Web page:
How Do Our Attitudes Affect Waste?
Adapted from AVR - Teachers' Resource Guide, by Association for Vermont Recyclers
 
Back to Trash Goes To School
 

GRADE LEVELS:
9-12
 
SUBJECT AREAS: home economics, English, social studies
 
CONCEPT: Each of us is responsible for the size and content of the waste stream we generate.
 
OBJECTIVE: Students will assess typical purchasing practices to determine the influence of packaging on consumer choices and to determine if consumers consider waste disposal and recycling when making purchasing decisions.
 
MATERIALS: handout: Survey on Use of Disposable Products
 
KEYWORDS: recycling, waste stream, packaging
 
BACKGROUND: $1 out of every $11 is spent on packaging. While we need to protect the contents of the products we are purchasing, the amount of unnecessary packaging can be excessive. Buying reasonably packaged products would decrease the amount of waste we throw out.
 
PROCEDURE:
 
1. Discuss the leading questions:
What influences our purchasing choices?
Why is there so much waste?
Use the Survey on Use of Disposable Products or develop your own questionnaire with the class to use in interviewing people in a grocery store to find out why they are purchasing the items in their cart. Hypothesize from class discussion what the outcome of the poll will be.
 
2. For homework, have students interview family members for practice. Then have them interview shoppers, asking each about several items in their cart. Before the students do the interviewing, discuss with them the following points:
a. When surveying people you do not know in a store, first get permission from the store manager for conducting the survey.
b. Introduce yourself and ask the shoppers if they would mindanswering some questions for a school survey.
c. Thank them, and be polite.

 

 
3. As a class, chart and analyze the results of the poll. Compare with class hypotheses. Identify the most common reasons for buying a food product. What percentage of the shoppers are concerned about waste disposal costs and options when deciding what to buy? How often was recyclability taken into account? How many shoppers knew of local recycling opportunities?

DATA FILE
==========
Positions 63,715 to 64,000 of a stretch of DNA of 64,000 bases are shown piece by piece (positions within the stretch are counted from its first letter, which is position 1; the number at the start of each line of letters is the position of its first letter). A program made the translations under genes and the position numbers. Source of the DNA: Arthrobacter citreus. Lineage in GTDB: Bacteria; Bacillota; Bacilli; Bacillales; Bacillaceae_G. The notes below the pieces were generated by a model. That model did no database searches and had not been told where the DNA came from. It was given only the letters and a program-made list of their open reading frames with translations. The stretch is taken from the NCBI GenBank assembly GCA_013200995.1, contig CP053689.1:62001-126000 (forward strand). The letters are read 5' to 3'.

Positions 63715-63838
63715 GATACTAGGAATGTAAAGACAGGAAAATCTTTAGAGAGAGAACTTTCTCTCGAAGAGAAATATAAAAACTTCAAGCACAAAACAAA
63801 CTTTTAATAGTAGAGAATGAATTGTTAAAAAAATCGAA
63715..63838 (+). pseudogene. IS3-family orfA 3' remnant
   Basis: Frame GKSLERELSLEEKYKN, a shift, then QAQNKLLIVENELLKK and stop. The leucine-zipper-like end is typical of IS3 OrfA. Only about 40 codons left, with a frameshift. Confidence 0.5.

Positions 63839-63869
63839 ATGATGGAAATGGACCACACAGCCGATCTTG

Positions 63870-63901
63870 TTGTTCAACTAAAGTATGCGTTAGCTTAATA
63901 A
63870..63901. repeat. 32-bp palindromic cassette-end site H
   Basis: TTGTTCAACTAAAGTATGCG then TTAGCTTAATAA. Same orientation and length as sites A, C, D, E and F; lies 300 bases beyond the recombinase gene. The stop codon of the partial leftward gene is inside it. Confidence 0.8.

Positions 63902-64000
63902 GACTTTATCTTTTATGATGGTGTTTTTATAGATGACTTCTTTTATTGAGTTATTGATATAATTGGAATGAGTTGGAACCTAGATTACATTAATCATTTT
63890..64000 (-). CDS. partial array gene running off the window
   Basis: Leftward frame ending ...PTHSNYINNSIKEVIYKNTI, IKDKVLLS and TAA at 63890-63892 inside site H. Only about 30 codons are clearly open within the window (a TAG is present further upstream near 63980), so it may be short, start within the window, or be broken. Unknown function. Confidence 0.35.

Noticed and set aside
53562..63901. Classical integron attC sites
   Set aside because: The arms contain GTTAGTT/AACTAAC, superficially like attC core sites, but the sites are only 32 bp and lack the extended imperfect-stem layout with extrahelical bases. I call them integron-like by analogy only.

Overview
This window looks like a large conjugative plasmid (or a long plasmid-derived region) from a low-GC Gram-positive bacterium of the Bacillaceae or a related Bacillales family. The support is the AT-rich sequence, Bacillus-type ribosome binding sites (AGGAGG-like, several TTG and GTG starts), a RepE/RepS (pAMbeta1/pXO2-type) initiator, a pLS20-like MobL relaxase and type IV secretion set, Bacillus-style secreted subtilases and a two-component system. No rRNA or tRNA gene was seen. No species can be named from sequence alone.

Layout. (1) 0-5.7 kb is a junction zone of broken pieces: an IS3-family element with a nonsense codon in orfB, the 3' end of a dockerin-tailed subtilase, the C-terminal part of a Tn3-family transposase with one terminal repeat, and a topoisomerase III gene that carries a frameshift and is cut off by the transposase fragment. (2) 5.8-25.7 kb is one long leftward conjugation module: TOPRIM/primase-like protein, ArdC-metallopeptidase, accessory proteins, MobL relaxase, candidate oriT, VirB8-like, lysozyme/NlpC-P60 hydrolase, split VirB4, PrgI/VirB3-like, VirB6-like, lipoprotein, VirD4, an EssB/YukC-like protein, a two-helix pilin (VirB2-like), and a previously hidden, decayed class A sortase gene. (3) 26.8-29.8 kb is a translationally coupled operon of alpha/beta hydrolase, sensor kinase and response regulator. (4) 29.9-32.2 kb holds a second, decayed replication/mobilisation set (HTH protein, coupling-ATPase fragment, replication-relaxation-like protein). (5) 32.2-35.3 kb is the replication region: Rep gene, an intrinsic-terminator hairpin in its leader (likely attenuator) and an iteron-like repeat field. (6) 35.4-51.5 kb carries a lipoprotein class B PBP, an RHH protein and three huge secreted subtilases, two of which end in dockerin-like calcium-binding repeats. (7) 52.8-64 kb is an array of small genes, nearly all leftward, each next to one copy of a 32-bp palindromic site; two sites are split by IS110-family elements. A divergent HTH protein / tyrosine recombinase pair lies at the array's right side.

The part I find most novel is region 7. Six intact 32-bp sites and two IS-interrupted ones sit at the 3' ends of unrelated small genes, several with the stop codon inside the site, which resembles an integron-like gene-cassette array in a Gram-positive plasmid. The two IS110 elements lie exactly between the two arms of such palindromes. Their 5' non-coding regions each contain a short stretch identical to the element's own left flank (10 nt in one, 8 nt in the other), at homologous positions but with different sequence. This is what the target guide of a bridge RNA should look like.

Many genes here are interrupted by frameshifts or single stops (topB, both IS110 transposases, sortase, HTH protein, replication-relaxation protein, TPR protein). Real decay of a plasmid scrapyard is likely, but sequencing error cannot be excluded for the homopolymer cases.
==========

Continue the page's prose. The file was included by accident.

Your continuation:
FOLLOW-UP:
Discuss:
What are the major influences on consumer habits?
How can we change our purchasing habits to reduce solid waste?
 
Have students write a Positive Action Checklist for themselves or for others to help people become aware of solid waste problems and solutions.
 
Publish the class findings in the local newspaper.


Survey on Use of Disposable Products
 
1. What types of products do you buy?
Durable products: (example: cassette tapes, pens, mechanical pencils, combs, appliances, etc.)
 
Disposable products: (examples: shampoo bottles, fast food containers, toothpaste pumps, plastic packaging, juice boxes, razors, plastic bags, etc.)
 

 

 
 
 
2. How much of these types of products do you buy? (be specific)
 
How often?
 

 

 

3. Do you consider buying alternatives to disposable products? (examples: reusable canvas bags rather than plastic or paper ones, unpackaged products versus packaged ones, washable dishes rather than disposable ones)
 
 
 
 
 
4. What do you do with disposable products when you are finished with them?
 
 
 
5. Are you aware of opportunities for plastic recycling in your community?
Yes ____ No _____
Do you save plastics for recycling?
Yes ____ No _____
 
 
6. Are you aware of opportunities for glass recycling in your community?
Yes ____ No _____
Do you save glass for recycling?
Yes ____ No _____
 
 
7. What types of things do you recycle and why? (example: to claim deposit, for environmental reasons)
 
 
 
6. How often do you buy clothes? (number of items per week, month or year)
 
 
How do you decide what to buy? (Are you conscious of fashion, etc.? Be specific.)
 

 

 
 
What do you do with clothes you don't want anymore?
 

 

 
 
 
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Survey written by Ann Gouldin, High School Senior 1990